Rhombozoans (RAHM-boh-ZOH-uhns) are parasites (PAIR-uh-sites) that live in the kidneys of bottom-dwelling octopuses, cuttlefish, and sometimes squid. Parasites are animals or plants that live on or in another animal or plant, called a host, without helping it and usually harming it. The body of rhombozoans is made up of only eight to forty cells in a simple arrangement. They have the fewest cells of any animal.
Rhombozoans have two types of organization. One type is wormlike embryos and adults. This form consists of a central cell shaped like a cylinder and a layer of eight to thirty outer cells that have hairlike fibers. At the front of the animal, four to ten of the outer cells form a cap, the hairlike fibers of which are shorter and denser than on the outer cells toward the rear of the animal. The shape of the cap varies among species of rhombozoans. The second type of organization is an embryo that consists of thirty-seven or thirty-nine cells that are more specialized than the cells of wormlike rhombozoans. Inside these embryos are four large cells, each containing another cell that may give rise to the next generation. It is these specialized embryos that invade the host animal.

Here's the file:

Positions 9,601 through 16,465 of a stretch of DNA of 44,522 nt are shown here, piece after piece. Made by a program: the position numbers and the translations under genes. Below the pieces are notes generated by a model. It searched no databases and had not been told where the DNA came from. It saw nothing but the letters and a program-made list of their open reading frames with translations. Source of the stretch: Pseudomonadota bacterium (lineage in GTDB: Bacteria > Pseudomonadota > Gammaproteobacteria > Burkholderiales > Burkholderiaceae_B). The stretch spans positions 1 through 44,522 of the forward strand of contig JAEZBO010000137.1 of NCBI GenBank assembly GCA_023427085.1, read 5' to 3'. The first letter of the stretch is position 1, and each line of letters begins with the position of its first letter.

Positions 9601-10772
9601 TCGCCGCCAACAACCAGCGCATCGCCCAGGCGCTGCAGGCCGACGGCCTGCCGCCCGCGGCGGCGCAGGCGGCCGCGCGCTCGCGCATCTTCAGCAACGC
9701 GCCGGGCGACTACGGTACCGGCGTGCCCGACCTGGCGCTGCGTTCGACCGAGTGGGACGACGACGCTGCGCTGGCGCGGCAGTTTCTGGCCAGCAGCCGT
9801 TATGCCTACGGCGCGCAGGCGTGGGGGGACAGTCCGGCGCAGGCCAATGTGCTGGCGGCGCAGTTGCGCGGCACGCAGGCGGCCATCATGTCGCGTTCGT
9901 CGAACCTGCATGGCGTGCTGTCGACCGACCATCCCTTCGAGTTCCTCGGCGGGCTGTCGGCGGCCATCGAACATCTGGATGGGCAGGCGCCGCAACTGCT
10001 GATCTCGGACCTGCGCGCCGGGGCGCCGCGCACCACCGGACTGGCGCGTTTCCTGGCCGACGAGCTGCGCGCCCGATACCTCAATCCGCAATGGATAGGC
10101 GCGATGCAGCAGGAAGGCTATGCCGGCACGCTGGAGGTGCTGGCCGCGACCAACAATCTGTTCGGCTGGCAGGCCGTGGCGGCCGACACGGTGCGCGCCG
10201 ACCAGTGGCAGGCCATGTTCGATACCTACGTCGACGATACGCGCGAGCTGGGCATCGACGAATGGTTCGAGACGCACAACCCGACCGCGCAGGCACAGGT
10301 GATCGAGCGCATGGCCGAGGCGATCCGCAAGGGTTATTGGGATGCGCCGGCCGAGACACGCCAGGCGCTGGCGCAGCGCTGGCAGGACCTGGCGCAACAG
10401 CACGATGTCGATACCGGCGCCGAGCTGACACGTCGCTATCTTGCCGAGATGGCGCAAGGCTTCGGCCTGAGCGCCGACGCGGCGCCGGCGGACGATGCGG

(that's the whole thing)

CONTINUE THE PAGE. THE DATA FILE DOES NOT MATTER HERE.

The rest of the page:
Animal Life ResourceJellyfish, Sponges, and Other Simple AnimalsRhombozoans: Rhombozoa - Physical Characteristics, Behavior And Reproduction, No Common Name (dicyemodeca Deca): Species Account - GEOGRAPHIC RANGE, HABITAT, DIET, RHOMBOZOANS AND PEOPLE, CONSERVATION STATUS